The SUNDAY TIMES bestseller returns with the second book in the PC Lucy Clayburn series – a must for all fans of Happy Valley and M.J. Arlidge.

 

As a female cop walking the mean streets of Manchester, life can be tough for PC Lucy Clayburn. But when one of the North West’s toughest gangsters is your father, things can be particularly difficult.

When Lucy’s patch is gripped by a spate of murder-robberies, the police are quick to action. Yet when it transpires that the targets are Manchester’s criminal underworld, attitudes change.

Lucy is soon faced with one of the toughest cases of her life – and one which will prove once and for all whether blood really is thicker than water…

About the Author:

paulfinch

Paul Finch is a former cop and journalist, now turned full-time writer. He cut his literary teeth penning episodes of the British TV crime drama, The Bill, and has written extensively in the field of children’s animation and for Dr Who. However, he is probably best known for his work in thrillers, crime and horror. His most successful works to date are the six-novel DS Heckenburg crime series, and the new Lucy Clayburn series, the first instalment of which, STALKERS, reached no. 7 in the Sunday Times best-sellers chart.

Paul lives in Lancashire, UK, with his wife Cathy and his children, Eleanor and Harry. His blog can be found at at www.paulfinch-writer.blogspot.co.uk, and he can be followed on Twitter as @paulfinchauthor.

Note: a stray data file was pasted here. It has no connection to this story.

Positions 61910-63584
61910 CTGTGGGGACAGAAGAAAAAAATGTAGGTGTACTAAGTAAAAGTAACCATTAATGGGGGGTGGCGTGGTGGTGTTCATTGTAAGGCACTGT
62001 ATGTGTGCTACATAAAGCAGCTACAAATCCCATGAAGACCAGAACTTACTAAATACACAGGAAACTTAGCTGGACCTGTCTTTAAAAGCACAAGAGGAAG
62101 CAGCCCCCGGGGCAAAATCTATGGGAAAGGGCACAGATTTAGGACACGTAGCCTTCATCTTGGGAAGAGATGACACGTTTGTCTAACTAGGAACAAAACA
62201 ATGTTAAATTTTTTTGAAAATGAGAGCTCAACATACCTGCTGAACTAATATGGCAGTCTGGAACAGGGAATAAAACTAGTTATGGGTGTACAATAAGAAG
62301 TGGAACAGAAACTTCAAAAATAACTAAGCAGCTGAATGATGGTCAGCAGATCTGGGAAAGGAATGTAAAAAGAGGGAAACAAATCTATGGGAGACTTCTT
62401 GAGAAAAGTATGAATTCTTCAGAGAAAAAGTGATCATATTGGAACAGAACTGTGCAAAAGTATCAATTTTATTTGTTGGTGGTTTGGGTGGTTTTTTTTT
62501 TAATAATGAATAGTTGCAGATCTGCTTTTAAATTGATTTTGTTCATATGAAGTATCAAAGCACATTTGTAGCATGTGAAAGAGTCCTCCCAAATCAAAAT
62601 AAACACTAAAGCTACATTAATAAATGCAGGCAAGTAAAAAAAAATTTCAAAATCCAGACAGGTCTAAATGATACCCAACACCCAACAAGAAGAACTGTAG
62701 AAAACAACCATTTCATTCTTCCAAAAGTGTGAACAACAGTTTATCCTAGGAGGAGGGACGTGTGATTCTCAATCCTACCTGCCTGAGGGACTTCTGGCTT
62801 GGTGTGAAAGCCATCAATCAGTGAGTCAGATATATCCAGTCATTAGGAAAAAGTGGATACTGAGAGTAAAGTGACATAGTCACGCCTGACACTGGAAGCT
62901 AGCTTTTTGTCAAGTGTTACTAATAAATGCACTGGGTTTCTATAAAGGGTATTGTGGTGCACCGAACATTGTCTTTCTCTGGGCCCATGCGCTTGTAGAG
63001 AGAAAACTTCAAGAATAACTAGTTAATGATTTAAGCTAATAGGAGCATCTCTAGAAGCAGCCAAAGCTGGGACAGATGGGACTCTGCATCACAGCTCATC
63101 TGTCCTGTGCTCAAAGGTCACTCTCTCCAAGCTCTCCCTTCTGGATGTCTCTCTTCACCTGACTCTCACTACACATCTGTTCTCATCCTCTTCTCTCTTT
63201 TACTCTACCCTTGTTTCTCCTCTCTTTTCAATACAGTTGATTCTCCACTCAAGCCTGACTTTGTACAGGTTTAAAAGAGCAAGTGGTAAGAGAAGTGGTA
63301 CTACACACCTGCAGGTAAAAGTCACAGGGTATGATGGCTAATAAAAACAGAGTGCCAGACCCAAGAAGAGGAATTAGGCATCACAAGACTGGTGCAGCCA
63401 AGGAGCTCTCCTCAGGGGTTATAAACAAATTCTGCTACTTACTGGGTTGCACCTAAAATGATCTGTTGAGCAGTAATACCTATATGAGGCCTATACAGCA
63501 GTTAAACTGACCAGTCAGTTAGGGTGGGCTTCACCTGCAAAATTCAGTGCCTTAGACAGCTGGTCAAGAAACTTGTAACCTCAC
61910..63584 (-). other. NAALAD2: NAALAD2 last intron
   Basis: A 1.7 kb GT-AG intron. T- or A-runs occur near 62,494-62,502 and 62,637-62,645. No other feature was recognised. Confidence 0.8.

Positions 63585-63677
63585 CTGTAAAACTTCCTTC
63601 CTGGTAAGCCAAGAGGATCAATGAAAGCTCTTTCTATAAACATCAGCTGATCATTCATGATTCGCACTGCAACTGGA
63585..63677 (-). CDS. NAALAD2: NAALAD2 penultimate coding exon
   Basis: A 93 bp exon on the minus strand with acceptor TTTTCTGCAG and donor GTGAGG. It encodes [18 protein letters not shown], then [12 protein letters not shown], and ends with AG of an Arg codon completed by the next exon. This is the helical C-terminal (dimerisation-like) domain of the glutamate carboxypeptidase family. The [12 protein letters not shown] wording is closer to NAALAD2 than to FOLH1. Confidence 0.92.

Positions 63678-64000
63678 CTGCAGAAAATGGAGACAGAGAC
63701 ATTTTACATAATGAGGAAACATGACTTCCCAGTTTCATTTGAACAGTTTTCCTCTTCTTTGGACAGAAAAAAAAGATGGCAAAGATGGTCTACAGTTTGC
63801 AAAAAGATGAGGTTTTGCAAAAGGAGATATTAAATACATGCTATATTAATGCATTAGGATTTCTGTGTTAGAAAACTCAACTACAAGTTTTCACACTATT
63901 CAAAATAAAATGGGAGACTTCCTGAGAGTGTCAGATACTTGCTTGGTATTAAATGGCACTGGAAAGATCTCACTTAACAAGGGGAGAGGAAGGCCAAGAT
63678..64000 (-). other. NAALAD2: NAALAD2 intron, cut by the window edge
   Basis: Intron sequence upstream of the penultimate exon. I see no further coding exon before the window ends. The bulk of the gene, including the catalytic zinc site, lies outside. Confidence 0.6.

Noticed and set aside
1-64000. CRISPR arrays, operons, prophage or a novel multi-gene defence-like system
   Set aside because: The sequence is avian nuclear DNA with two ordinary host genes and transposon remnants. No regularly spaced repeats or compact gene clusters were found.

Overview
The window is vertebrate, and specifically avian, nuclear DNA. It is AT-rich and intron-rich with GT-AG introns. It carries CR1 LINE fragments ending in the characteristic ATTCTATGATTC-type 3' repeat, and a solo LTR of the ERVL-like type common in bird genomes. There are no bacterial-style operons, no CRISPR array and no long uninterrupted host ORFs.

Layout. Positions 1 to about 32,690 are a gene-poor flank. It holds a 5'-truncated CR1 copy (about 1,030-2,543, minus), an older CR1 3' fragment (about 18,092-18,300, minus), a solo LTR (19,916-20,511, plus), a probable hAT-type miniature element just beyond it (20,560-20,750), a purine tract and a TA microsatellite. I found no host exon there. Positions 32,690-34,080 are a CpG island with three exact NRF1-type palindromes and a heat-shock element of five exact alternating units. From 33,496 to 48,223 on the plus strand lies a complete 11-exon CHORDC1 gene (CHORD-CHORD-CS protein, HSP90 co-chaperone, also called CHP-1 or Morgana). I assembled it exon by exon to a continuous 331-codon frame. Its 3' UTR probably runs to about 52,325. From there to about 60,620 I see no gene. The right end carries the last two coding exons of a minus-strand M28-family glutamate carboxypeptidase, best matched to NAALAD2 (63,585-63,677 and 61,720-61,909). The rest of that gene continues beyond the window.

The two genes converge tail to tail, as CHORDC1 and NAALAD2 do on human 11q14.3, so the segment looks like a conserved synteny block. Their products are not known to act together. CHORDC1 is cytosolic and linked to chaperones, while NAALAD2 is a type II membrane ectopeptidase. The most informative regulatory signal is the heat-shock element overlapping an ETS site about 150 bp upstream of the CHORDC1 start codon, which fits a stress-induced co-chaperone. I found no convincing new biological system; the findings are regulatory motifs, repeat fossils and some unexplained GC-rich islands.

Shadows by Paul Finch is out now and available from Amazon UK and Amazon US

5*, blog tours, book review

#blogtour Race To The Kill by Helen Cadbury. @AllisonandBusby #RacetotheKill

Race to the Kill tour poster

My Review:

Race to the Kill is the first book by Helen Cadbury that I have read. I wish that I had read her previous books, and I very much hope to rectify that, but Race to the Kill can easily be read as a standalone.

I didn’t know the author personally, but I knew Helen Cadbury in the online book world, I didn’t know her well but I knew her to be kind and funny. The news of her death sent shockwaves through the community, not only had a lovely lady died but also a fabulous author.

I really enjoyed Race to the Kill, it was well written and I loved the character Sean Denton who the book is centred around. The book kept me guessing and I really enjoyed the journey that it took me on. I did also feel incredibly sad reading Race to the Kill. I was enjoying it so much and really felt that Sean Denton would have made a brilliant crime series that would have given readers many great reads, if only the author had lived longer.